Andrew Harrison has not turned the ball over in two of Kentucky's last three games.
LEXINGTON, Ky. (WDRB) – At Kentucky, point guards are not judged by how they are playing compared to guys at Arizona, Syracuse or other national contenders. At Kentucky, point guards are judged against the players who have preceded them during the John Calipari Era.
You know the names – John Wall, Brandon Knight, Marquis Teague, first-round NBA draft picks all.
So write this nugget down. Use it as your answer the next time somebody asks how Andrew Harrison is progressing compared to the three guys Calipari sent to the pros after one college season:
On Saturday when Kentucky defeated Tennessee, 74-66, in Rupp Arena the most extraordinary thing Andrew Harrison contributed was not the 26 points he scored, even though it was easily his career high. Harrison played 33 formidable minutes without turning the ball over a single time while making all 10 of his free throws.
Wall never did that. Wall never played a single turnover-free game for the Wildcats. He made 10 free throws just once, in his first game as a Wildcat, but he needed 14 attempts.
Knight never did that – and Knight always played with terrific poise. He played a pair of turnover-free games, but not on the afternoon he went 10 for 10 from the line against Indiana.
Teague actually delivered three games without a turnover, but he left UK without a single game when he shot 10 free throws. He wasn't that kind of scorer.
No turnovers and a perfect-10 from the line, that is an Andrew Harrison original.
"He did good stuff," Calipari said. "He played like a point guard."
Mark Saturday down as the second time in three games that Andrew Harrison has played a turnover-free game. He also did that at Vanderbilt a week earlier. It was also second time in five games that Harrison got to the free throw line at least 10 times because he shot a dozen while scoring 18 points, his previous career high, three weeks ago against Louisville.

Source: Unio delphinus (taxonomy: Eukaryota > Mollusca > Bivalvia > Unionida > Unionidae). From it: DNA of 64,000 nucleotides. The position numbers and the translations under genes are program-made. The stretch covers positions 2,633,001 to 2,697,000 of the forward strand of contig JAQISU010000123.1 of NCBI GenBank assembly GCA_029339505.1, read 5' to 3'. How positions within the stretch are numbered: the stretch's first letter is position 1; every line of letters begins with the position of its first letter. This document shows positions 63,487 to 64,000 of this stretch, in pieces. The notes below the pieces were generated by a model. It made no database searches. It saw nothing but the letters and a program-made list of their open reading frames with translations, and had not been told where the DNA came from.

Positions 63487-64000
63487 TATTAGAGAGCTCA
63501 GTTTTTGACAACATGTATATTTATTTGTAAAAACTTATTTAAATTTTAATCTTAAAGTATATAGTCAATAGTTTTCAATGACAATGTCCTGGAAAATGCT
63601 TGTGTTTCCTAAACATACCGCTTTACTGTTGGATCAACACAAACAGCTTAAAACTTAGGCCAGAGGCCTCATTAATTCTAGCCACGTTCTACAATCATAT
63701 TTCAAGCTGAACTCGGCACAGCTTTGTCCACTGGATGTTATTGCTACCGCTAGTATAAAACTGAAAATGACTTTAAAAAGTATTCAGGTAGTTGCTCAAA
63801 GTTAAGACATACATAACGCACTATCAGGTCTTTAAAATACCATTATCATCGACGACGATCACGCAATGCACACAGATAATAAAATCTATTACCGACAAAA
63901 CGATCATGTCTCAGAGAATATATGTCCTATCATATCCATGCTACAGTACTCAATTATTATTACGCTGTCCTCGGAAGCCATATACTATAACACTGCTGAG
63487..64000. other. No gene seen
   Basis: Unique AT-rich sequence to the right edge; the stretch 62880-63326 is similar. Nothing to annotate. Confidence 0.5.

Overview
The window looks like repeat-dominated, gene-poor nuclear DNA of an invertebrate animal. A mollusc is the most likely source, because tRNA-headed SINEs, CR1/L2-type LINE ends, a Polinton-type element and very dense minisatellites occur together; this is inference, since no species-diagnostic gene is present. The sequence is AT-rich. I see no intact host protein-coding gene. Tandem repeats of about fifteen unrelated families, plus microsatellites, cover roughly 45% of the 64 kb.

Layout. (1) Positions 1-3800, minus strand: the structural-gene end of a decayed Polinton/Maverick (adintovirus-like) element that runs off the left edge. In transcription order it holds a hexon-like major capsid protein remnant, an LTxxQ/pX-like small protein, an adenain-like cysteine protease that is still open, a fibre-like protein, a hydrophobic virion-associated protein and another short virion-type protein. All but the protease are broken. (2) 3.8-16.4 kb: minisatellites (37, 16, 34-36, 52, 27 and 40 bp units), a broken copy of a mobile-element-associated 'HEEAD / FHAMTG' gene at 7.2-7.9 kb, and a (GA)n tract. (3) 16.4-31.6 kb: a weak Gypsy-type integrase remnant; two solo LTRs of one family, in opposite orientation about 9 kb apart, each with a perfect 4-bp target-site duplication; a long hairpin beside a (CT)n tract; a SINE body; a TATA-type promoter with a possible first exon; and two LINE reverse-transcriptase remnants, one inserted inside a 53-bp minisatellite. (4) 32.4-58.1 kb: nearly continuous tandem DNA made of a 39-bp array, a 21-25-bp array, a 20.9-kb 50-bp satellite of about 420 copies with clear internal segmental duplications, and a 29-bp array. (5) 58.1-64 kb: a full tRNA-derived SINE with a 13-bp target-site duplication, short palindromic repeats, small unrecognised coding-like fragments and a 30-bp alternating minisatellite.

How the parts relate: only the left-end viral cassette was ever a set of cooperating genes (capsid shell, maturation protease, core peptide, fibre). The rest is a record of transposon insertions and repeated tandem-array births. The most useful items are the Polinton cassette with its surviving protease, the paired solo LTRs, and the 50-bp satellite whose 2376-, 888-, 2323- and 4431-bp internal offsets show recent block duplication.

He is doing good things, lots of them. His assist total, only three Saturday, could improve, but it's only mid-January.
Harrison's numbers over the last five games are worth noting: Starting with the Louisville game, he has averaged 13.8 points and only 2.4 turnovers while getting to the free throw line 32 times. Kentucky (13-4, 3-1) has only lost once – in overtime at Arkansas – during that stretch.
People have stopped talking about Harrison's brusque body language and started talking about the bewildering body language of the guys who are trying to contain him. It hasn't been an easy task.
At 6 feet 6, he is usually taller than anybody who tries to defend him. So when Harrison wants to maneuver for a clear look from the perimeter, he gets a clear look.
But that is not the strength of Harrison's game. It isn't what he enjoys doing. Harrison is an attack guy. He wants to be in the lane. He wants to show the other guys he can surge right past them. He wants to prove that he cannot be stopped going to the basket.
"I know I'm not playing as well as I can," Harrison said. "That's what I'm trying to do, just coming from hard work and being in the gym.
"Just making decisions, finishing through contact and stuff, no matter what the call is or whatever. Just finishing through more contact, being more physical and exploding."
Here is what I have noticed about the way that Harrison is playing. He is taking control of games, especially in the second half. Julius Randle remains Mr. Double-Double for the Wildcats. But there are games when Randle is absolutely more dominant in the first half than he is in the second.
Saturday was one of those games. Randle had 16 points in the first half, two in the second.
Andrew Harrison has been there to finish the job. Of his 26 against the Vols, 16 came in the second half, eight in the final 5 ½ minutes, winning time.
"It's frustrating when you hear people that say you are not as good as you think you are," Harrison said. "I feel that it is my responsibility to step up as the point guard of this team."
People won't be saying that much longer if Harrison keeps playing the way he's played over the last five games.